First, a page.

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‘Contessa’ keeps life, cooking simple


Ina Garten, the serene, soft-spoken siren of the kitchen, has enticed viewers with her simple no-fail recipes and love of entertaining. The Emmy-winning star of the Food Network’s “Barefoot Contessa” and best-selling cookbook author has a science background. She worked in Washington, D.C., as a nuclear policy analyst for the federal government before changing the trajectory of her career. At 65, she continues to write cookbooks, host her show and develop new products.

Q. So did it take a while for you to adjust to the life of a television personality?

A. I’m not sure what that means, but I love what I do. I love writing cookbooks and it has just been great.

Q. I suppose I am asking if you miss your anonymity?

A. You know, I live a pretty quiet life because I’m not in New York around the Food Network hubbub. I live in East Hampton. It’s pretty quiet here. I live in a small town and it’s just the way I like it.

Q. You seem to be a very highly motivated person. What drives you?

A. The truth is, I think of myself as fairly lazy. I just can’t get myself to do something I don’t want to do. So I’ve structured my whole life around things that I really love doing, so I don’t think it’s work.

Q. Some people can identify flavors easily and you have said flavor is important to you. So was that ability something you developed or have you always had a sensitive palate?

A. I have always found that I am searching for flavor. In fact, I don’t think I’m a great cook. I think I’m a great taster. I know when something tastes right, and I know when it can be better.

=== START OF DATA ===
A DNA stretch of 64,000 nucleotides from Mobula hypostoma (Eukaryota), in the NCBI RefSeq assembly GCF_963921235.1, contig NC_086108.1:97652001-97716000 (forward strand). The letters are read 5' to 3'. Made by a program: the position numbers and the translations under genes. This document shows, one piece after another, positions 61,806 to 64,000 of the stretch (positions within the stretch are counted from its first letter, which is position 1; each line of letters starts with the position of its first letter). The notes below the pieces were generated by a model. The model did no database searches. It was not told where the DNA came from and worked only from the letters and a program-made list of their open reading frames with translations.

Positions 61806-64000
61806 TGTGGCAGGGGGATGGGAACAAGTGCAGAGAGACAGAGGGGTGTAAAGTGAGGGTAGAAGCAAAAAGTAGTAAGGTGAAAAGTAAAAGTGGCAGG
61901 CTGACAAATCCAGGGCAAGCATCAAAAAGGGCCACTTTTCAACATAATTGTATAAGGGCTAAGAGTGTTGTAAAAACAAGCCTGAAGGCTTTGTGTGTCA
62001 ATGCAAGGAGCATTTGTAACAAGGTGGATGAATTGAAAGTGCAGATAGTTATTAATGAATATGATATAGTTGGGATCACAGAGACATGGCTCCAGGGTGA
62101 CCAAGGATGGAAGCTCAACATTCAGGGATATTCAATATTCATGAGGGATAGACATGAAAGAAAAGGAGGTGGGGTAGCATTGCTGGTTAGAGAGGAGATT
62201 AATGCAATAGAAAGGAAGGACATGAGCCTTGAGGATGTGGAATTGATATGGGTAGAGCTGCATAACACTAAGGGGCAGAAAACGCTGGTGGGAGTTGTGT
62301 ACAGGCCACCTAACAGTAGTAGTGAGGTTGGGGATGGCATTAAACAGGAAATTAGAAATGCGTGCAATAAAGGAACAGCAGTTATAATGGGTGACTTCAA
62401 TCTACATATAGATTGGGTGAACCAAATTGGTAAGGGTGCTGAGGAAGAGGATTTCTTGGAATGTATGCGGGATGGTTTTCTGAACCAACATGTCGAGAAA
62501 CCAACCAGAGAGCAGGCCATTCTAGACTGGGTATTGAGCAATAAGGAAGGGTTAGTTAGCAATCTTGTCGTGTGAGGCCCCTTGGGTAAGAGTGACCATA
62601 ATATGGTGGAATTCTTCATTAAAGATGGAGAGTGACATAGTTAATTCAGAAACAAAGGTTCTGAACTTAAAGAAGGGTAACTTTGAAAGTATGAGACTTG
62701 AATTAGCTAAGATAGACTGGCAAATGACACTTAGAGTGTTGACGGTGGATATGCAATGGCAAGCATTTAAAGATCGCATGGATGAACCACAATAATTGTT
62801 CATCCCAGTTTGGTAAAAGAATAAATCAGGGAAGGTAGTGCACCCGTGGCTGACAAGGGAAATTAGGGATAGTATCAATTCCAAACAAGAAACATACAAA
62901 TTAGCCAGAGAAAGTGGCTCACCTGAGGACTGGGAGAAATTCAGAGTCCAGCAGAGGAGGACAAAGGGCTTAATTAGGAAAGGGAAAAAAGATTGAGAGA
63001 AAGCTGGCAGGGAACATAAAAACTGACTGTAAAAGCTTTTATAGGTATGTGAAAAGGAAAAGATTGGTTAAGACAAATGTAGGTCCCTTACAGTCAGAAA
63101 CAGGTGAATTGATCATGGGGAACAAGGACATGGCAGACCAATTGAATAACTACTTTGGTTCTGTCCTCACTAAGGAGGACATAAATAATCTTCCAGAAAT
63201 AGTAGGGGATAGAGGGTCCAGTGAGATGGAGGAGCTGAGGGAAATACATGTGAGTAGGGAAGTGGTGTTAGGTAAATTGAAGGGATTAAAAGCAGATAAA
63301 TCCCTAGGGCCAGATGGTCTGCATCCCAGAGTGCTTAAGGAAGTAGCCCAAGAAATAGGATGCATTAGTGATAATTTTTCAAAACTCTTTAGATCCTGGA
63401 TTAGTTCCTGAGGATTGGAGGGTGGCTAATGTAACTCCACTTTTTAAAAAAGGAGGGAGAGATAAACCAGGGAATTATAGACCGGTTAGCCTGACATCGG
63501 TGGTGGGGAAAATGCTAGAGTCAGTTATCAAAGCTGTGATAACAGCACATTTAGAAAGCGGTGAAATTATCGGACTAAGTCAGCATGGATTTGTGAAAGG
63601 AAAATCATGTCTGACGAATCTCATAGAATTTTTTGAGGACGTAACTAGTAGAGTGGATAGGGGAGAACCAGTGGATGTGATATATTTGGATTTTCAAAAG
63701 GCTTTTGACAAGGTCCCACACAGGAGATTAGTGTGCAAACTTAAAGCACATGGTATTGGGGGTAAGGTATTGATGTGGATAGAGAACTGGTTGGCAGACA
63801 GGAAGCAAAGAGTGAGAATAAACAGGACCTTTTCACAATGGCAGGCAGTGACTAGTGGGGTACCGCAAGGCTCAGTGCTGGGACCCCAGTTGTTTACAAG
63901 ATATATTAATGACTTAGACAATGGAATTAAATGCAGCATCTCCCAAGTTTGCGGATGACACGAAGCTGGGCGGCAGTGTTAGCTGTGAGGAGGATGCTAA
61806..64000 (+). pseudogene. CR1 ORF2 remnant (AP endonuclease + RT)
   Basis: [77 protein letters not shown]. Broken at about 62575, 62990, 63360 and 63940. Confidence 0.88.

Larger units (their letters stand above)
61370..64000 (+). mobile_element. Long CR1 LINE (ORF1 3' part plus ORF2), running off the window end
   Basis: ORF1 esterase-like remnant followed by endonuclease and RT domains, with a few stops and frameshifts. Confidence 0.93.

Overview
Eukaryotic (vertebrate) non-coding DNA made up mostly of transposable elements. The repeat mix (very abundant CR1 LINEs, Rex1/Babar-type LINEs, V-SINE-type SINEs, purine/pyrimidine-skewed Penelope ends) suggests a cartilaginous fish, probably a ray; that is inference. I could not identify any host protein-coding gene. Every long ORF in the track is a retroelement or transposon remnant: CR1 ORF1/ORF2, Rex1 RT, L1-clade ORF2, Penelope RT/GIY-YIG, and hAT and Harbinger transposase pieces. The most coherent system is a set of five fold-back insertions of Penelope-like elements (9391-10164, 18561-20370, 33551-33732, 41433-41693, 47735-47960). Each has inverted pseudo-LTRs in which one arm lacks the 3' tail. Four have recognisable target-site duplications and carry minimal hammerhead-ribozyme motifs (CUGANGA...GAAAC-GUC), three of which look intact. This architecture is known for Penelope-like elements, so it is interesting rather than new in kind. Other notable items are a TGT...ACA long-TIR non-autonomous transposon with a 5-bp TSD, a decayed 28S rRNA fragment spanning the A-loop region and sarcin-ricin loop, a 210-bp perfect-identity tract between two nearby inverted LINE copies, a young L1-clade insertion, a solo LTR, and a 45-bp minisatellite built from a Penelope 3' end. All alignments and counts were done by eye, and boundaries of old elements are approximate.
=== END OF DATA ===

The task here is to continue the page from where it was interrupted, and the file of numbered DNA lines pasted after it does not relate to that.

Q. Do you think of yourself as a risk taker?

A. Yes, but calculated risk. I push myself at various stages in my professional life to just jump off a cliff and figure it out because I have a very, very low threshold of boredom.

Q. You took the big leap when you left business school and bought Barefoot Contessa and just went for it.

A. It seems like a risk looking back, but in fact I felt like I couldn’t work in the government one more minute. So it’s a balance between risk and avoidance.

Q. What do you make of the popularity of cooking shows that use butter, sugar and salt with so many people being gluten-free or vegan or low-sodium or sugar-free or living under other diet restrictions?

A. I think people want to eat good food. It’s probably more quantity than anything. I know very thin, very fit people and they eat butter and sugar. It’s a matter of how much and how you balance it.

Q. Another popular genre on television is the food competition. Do you see cooking as a competitive sport?

A. I think that’s entertainment. That is very different from what I do. My whole thing is about giving people the tools to do things themselves. So if you can read a cookbook, you can make a good roast chicken for your family and you feel good about that. You’ve made a really nice meal for people and they’ve shown up at the dinner table, which I think is a really important component of cooking – that people show up and you connect with them.